The White House is holding a two-day summit in Orlando on Latino issues, in part to try and kick start the President's push for the American Jobs Bill, but also with an eye towards the 2012 election.
The room was nearly full at the Barry University School of Law to hear from a host of administration officials talk about how to improve the lot of Latinos. Administration Director of Educational Excellence for Hispanics Juan Sepulveda says passing the jobs bill is important in the long term, but can also help today.
"There are a lot of Latinos who have been employed in the construction industry in the past," Sepulveda said. "With what the President talked about last night, and if we can get the Congress to step up right now and say 'you've got to get this bill passed,' then we can put those construction workers to work right away."
Some crowd members, like Jean Sandor, were leery of the President's speech from the night before, and his poll numbers show lower support among Latinos.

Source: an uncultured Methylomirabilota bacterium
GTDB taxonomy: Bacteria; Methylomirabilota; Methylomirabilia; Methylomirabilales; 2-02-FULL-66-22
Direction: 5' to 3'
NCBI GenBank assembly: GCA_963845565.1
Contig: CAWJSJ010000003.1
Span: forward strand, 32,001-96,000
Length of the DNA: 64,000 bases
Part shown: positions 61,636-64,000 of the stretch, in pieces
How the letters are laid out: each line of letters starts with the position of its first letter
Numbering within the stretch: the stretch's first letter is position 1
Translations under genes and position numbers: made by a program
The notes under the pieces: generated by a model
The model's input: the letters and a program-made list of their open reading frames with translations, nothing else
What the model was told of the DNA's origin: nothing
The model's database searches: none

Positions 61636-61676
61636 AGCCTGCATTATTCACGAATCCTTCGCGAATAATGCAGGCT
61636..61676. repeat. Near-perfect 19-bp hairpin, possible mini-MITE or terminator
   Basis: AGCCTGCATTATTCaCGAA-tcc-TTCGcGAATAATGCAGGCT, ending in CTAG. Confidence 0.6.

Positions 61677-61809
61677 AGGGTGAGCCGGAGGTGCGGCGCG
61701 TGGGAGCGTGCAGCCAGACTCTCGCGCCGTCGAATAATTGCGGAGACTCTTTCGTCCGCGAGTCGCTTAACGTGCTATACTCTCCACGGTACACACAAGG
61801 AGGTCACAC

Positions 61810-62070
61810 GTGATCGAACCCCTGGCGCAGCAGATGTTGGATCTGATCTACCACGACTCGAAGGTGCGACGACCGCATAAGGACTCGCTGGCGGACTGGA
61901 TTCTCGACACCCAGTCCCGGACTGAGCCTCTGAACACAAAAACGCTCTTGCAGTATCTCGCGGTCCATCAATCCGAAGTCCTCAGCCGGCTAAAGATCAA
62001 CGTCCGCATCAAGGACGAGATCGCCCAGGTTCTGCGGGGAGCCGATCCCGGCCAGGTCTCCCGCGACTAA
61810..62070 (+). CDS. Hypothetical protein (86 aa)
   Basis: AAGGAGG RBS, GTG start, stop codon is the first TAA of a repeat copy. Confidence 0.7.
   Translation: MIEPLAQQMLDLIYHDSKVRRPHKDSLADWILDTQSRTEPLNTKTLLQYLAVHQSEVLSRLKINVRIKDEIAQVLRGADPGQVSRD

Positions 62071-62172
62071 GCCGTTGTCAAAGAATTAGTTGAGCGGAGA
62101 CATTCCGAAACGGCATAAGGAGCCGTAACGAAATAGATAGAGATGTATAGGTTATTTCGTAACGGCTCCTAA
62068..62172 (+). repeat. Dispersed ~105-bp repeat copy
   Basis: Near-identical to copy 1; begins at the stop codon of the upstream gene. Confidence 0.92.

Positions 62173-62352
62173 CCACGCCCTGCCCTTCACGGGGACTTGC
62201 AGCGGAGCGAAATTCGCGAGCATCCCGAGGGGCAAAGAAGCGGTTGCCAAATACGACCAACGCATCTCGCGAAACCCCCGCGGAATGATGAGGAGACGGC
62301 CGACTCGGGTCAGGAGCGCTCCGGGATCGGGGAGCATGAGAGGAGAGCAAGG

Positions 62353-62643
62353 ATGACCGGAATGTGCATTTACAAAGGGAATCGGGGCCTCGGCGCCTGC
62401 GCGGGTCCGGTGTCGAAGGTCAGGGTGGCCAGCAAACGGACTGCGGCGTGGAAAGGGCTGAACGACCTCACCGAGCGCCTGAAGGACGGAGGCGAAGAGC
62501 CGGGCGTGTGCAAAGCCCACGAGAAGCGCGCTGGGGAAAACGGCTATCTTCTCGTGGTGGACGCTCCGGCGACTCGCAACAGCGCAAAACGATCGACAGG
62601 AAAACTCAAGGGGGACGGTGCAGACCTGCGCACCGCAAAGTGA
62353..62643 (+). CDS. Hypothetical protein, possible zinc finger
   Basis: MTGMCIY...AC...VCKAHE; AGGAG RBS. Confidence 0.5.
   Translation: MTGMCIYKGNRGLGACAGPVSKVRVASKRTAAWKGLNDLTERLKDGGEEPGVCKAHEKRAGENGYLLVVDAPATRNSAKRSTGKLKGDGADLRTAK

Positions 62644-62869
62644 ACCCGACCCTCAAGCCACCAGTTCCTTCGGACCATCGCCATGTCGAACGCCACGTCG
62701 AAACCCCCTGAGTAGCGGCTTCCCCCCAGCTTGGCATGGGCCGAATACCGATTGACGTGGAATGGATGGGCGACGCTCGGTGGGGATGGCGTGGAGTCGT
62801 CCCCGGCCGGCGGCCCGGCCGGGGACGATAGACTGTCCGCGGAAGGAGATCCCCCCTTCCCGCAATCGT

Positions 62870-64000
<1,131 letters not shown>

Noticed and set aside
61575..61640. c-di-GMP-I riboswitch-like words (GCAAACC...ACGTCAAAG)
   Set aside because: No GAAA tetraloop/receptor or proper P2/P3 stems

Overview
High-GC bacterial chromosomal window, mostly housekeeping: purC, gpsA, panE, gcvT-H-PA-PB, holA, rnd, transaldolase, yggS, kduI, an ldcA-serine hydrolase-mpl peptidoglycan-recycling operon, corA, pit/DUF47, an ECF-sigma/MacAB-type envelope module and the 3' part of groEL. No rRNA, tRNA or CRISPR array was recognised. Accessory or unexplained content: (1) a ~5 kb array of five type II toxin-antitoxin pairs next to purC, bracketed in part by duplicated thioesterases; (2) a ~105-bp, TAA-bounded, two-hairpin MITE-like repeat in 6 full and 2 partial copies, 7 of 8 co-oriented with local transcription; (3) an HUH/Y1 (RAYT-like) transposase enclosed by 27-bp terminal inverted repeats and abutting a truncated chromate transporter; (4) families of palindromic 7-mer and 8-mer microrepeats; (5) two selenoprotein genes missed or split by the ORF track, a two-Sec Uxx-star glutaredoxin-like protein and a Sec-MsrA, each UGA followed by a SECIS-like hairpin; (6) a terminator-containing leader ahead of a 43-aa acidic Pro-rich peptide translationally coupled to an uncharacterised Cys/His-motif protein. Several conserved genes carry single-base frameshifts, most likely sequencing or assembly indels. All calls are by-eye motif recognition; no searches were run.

"It was very interesting. I just hope it comes true," Sandor said. "Things have not turned out how he promised."
Among younger Latino voters there is a sense that the Obama Administration has not come through when it comes to immigration reform. Kelly Kirschner of unidosnow.org pointed out how many children of undocumented immigrants cannot get to college or are deported, even though it was their parents who brought them to the United States.
"It's a political football that nobody wants to touch right now," Kirschner said, "but in the meantime we're basically telling children, you have no future. It's really demoralizing for children. You can imagine what it does in setting us up in future generations and decades to come in this country, and so we need a solution."
"Whoever speaks to that population in the state of Florida, it's 23 percent of our population now, and speaks to say 'hold me accountable,'" Kirschner said, "I think they're going to motivate people to vote for them. It's that simple."
The two day summit continues on Saturday and is open to the public.
Mike Synan is a reporter for WOFL